“Unfortunately, in a lot of urban areas where an electric van makes huge sense, economically and environmentally, one of the issues we often face is that there is no off-road parking and no security of electricity supply.
“There is so much more public charging infrastructure around now so sometimes it is possible to use that, and there is increasingly a focus of putting some form of on-road system of charging for residential areas, but it does remain a challenge.”
He adds: “If you move over to cars, in our view a plug-in hybrid should not be given to a driver if they haven’t got the opportunity to charge it at home, because it is all too easy to drive it around and never charge the battery which can actually be worse than giving them a petrol or diesel car.”
If vehicles return to work premises overnight, then the organisation has to make sure that it has sufficient charging facilities.
The development of smart charging, where software can manage when and how quickly vehicles are charged to ensure the demand on the local electricity network does not exceed its capacity while at the same ensuring they are fully charged when next needed, is expected to become more widespread in the near future.
Dependent on the nature of their operations, some fleets may need to consider installing rapid chargers which are more expensive than traditional fast chargers.
Winning driver buy-in is key to ensuring ULEVs are successfully integrated into a fleet.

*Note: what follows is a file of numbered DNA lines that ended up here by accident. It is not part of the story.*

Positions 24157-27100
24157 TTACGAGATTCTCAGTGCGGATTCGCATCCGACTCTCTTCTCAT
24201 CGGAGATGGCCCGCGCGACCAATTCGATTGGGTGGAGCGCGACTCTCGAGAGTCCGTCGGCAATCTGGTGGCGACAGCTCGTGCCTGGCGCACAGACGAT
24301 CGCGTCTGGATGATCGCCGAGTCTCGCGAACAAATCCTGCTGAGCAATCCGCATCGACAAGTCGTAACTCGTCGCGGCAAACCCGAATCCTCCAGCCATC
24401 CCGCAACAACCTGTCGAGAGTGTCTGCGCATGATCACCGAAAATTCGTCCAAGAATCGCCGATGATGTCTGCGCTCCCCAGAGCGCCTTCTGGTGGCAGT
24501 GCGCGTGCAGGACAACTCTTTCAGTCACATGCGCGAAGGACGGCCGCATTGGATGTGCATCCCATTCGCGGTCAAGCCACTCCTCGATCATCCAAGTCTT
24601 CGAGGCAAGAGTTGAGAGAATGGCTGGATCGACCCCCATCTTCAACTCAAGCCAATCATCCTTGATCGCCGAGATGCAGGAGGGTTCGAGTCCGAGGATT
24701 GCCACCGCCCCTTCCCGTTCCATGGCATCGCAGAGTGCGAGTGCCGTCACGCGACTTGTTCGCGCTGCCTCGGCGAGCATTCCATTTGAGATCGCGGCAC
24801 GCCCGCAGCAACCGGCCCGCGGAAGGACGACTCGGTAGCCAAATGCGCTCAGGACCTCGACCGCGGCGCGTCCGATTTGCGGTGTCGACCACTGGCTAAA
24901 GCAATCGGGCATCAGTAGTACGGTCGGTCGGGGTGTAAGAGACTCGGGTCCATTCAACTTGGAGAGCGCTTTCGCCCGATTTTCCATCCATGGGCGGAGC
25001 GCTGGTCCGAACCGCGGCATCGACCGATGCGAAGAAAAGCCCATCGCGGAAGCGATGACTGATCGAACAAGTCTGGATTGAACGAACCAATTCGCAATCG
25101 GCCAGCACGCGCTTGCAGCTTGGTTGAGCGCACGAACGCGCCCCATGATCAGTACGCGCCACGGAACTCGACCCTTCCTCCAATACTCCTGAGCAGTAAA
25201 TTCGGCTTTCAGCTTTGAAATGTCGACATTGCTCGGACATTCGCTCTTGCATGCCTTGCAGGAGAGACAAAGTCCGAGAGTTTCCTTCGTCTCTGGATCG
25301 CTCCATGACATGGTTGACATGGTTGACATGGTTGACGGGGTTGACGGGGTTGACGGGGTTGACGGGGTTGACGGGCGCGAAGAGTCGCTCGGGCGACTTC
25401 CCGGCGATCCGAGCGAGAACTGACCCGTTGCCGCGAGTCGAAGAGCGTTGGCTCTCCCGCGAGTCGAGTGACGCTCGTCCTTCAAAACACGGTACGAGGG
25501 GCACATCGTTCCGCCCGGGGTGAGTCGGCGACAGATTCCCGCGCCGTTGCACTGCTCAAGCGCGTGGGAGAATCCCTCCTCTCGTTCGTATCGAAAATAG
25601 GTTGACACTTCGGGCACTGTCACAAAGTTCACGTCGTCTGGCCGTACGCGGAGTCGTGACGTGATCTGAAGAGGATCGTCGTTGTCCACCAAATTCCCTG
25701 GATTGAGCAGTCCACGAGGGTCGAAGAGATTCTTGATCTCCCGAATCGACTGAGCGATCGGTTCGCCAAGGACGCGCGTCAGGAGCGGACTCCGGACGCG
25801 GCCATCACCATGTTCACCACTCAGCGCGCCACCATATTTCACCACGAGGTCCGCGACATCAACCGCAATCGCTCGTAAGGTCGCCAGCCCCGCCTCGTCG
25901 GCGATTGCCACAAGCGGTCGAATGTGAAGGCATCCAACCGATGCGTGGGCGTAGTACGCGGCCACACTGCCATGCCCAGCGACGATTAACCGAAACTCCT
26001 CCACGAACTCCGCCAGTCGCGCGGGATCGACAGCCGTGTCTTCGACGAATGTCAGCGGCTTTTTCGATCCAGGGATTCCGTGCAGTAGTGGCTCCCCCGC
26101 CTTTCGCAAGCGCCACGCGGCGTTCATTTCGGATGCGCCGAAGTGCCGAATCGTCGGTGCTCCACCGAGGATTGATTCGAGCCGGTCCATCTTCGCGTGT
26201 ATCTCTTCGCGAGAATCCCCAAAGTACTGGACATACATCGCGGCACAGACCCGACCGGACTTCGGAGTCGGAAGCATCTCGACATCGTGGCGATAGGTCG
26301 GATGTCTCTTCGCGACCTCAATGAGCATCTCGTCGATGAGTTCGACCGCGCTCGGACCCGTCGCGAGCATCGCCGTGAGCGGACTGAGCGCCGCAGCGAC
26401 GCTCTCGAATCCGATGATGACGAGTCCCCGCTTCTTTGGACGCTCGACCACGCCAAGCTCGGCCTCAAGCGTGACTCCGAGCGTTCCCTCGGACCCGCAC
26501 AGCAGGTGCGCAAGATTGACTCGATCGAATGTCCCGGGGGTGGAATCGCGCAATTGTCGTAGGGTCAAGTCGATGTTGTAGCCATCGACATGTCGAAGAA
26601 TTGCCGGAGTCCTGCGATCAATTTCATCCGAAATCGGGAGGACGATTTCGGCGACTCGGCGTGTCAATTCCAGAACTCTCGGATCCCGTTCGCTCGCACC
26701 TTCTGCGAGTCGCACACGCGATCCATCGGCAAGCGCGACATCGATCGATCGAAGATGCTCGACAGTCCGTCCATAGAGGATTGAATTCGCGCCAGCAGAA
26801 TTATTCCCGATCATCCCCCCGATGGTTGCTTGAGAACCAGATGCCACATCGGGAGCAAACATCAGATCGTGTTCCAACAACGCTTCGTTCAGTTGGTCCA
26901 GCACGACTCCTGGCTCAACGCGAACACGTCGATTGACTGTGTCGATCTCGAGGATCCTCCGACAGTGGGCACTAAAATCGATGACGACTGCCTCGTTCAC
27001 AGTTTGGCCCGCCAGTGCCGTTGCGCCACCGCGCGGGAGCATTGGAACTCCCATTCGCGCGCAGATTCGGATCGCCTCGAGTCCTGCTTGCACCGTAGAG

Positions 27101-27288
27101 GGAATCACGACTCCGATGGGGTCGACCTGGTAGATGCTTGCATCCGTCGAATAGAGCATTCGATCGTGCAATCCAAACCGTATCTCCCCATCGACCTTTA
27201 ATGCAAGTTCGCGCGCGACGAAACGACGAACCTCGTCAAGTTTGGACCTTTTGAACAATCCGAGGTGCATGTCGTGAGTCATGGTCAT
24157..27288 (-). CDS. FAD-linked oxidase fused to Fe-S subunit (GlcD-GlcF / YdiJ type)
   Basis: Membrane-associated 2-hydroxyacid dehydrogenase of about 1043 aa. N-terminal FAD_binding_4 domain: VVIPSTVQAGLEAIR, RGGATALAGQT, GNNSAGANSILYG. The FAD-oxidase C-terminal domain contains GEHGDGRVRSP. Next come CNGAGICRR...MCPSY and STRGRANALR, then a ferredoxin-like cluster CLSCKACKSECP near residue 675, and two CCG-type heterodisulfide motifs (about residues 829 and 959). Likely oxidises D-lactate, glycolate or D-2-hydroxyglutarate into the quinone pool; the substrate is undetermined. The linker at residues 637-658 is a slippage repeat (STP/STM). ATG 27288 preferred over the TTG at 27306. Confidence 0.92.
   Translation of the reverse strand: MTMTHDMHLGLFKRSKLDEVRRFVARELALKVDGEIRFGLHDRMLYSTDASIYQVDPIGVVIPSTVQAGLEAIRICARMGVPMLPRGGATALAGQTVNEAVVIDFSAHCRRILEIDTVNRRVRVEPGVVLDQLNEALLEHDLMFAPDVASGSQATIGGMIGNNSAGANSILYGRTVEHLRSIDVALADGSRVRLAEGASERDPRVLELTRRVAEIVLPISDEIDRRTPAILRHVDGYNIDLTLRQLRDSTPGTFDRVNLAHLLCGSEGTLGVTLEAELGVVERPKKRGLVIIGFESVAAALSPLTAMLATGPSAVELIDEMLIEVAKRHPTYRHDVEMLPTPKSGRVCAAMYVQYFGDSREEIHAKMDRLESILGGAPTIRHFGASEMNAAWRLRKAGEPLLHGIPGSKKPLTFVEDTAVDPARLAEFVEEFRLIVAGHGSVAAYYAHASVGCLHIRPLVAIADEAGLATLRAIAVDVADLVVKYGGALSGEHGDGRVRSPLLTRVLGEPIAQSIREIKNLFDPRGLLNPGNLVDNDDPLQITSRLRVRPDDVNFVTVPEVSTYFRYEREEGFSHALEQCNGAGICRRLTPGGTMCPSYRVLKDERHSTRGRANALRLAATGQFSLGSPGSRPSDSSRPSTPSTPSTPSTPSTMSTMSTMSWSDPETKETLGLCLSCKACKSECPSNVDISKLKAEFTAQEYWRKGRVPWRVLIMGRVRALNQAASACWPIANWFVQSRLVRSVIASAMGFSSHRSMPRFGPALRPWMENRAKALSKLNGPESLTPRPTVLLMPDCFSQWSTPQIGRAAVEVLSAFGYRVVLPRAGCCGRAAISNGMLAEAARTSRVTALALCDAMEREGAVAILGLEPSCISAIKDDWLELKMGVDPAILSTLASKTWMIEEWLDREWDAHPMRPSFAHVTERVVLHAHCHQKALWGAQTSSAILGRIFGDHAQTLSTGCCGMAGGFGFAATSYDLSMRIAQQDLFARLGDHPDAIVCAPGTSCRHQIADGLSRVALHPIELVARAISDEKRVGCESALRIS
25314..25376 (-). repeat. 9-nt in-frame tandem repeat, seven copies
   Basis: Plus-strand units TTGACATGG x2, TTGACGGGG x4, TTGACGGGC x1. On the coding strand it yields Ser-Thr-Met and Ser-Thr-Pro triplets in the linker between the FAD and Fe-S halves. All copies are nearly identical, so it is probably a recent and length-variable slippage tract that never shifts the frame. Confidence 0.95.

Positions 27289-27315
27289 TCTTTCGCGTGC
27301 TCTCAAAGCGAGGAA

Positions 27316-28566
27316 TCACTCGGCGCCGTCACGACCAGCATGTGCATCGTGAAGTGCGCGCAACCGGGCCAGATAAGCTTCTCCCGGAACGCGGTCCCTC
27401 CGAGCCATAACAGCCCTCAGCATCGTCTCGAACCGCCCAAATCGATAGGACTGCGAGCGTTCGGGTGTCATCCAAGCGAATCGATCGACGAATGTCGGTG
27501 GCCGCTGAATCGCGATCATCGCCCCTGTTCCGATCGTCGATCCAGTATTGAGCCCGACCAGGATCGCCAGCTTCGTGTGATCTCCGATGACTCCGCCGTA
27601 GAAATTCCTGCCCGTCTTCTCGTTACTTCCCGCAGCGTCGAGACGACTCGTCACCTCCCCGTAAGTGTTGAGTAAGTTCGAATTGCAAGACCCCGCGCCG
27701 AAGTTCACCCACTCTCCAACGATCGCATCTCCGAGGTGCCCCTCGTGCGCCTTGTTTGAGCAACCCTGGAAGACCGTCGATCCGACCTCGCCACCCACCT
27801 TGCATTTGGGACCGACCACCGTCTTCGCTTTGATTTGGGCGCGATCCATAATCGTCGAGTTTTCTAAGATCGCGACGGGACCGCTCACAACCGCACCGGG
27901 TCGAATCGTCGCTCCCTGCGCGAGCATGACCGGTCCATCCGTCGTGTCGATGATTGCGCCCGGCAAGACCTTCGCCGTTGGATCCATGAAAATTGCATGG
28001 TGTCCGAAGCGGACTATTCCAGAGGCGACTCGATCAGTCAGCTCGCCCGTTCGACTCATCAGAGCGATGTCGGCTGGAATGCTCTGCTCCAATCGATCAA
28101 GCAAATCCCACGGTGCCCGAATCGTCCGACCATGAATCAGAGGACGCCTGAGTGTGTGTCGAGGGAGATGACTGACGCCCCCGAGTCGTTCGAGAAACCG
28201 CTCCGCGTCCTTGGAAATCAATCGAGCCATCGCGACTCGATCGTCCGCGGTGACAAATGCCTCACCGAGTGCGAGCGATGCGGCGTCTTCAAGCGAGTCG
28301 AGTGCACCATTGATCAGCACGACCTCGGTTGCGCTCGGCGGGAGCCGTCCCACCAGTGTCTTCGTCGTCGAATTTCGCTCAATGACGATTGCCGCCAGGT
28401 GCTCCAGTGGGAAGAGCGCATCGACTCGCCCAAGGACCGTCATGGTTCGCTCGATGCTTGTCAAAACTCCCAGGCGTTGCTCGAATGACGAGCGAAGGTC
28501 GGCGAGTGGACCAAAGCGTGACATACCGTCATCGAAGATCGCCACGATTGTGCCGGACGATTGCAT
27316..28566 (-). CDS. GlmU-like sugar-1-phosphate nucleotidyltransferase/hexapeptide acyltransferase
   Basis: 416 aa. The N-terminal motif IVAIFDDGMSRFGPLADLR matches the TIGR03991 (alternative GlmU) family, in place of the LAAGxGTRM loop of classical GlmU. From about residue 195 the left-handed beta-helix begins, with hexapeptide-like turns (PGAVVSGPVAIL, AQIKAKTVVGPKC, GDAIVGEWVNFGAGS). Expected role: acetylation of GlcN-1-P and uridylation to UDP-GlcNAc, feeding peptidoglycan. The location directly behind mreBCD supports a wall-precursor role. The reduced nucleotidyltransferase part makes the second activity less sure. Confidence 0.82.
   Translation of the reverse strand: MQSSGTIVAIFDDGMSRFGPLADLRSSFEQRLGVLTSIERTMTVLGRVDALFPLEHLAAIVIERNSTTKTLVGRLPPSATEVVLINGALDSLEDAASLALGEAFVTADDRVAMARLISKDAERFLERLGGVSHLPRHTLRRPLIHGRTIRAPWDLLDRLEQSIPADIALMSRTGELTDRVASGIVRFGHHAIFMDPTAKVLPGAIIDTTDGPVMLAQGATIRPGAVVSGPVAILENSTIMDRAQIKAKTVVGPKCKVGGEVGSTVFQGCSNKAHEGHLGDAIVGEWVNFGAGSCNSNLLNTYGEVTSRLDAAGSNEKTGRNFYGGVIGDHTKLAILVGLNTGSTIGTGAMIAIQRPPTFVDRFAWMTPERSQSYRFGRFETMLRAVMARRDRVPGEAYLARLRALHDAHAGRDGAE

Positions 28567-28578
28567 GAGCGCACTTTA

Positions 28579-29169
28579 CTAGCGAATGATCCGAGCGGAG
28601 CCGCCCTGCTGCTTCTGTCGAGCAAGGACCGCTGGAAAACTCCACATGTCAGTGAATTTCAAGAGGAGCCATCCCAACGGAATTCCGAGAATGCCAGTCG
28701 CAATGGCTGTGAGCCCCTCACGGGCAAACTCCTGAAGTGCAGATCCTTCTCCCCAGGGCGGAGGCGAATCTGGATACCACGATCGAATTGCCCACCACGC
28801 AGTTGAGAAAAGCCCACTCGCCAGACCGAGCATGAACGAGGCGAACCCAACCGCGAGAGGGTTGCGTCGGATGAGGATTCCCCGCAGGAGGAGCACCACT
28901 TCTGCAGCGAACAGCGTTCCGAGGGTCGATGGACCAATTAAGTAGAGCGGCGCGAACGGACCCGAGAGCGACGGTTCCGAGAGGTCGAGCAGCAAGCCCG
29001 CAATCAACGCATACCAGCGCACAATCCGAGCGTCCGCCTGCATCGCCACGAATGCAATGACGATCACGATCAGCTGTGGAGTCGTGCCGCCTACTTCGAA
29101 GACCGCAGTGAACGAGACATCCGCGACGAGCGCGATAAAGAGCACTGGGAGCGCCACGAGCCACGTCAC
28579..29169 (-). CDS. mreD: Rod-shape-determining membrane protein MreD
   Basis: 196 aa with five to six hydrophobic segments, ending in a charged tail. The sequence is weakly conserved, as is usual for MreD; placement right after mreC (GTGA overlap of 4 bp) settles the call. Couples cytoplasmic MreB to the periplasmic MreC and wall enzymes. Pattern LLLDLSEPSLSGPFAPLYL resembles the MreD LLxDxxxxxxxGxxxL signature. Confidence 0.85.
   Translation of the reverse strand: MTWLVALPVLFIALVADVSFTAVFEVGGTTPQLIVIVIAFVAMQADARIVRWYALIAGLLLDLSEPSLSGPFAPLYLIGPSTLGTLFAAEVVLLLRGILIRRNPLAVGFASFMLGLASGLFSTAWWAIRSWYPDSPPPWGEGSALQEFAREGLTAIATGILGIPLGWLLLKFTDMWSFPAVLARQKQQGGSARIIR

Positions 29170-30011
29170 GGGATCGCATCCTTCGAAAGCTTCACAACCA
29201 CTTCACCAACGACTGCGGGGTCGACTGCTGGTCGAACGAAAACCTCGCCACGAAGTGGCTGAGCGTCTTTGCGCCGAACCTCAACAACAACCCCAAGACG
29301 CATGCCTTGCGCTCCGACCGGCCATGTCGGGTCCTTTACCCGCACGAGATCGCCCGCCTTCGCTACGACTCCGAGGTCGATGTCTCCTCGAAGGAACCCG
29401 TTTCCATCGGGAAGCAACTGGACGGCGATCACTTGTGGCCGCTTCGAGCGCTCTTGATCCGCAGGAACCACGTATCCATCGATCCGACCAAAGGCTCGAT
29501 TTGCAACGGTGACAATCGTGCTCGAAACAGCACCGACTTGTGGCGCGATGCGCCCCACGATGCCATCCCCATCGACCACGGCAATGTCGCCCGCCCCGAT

For car drivers, an effective way to do this is by highlighting the cost-savings they can make through both benefit-in-kind (BIK) tax and fuel, says Katie Colledge-Price.
“Make sure you demonstrate this to drivers, because one of the biggest reactions is ‘I can’t believe how much money I am saving on fuel’,” she adds.
Data from KeeResources shows that, for example, a diesel Volkswagen Golf 1.6 TDI 115 SE Nav costs 8.62 pence per mile in fuel. In comparison, a fully-electric e-Golf costs 3.14ppm. Over 10,000 private miles, this means the driver will save £548.
The e-Golf driver (20% taxpayer) will also save £317 in BIK tax each year.
It is important to encourage employees to experience ULEVs first-hand and over a decent period of time so they can get used to the different technology.
“If you go to a dealer you may get half-an-hour for a test drive and that is not enough time,” says Colledge-Price.
“If possible, drivers should be able to use a car for two-to-four days so they get used to driving it around town, on the motorway, charging it and going out and doing their shopping in it.
“It gives them time to really get a feel for what a car is like.”
Often organisations introduce a limited number of ULEVs on a trial basis to help win driver acceptance, an action that Leeds City Council took.
“On day one, they had charge point anxiety which was partly perception because of the different gauges in the vans, but they got used to it very quickly,” says Terry Pycroft, head of fleet services at Leeds City Council.
“Now they love them and I have more drivers chasing me for their own electric vans. They love the way they drive, the vans themselves, the lack of engine noise and the fact it changes the way they drive. We’ve had no negatives.”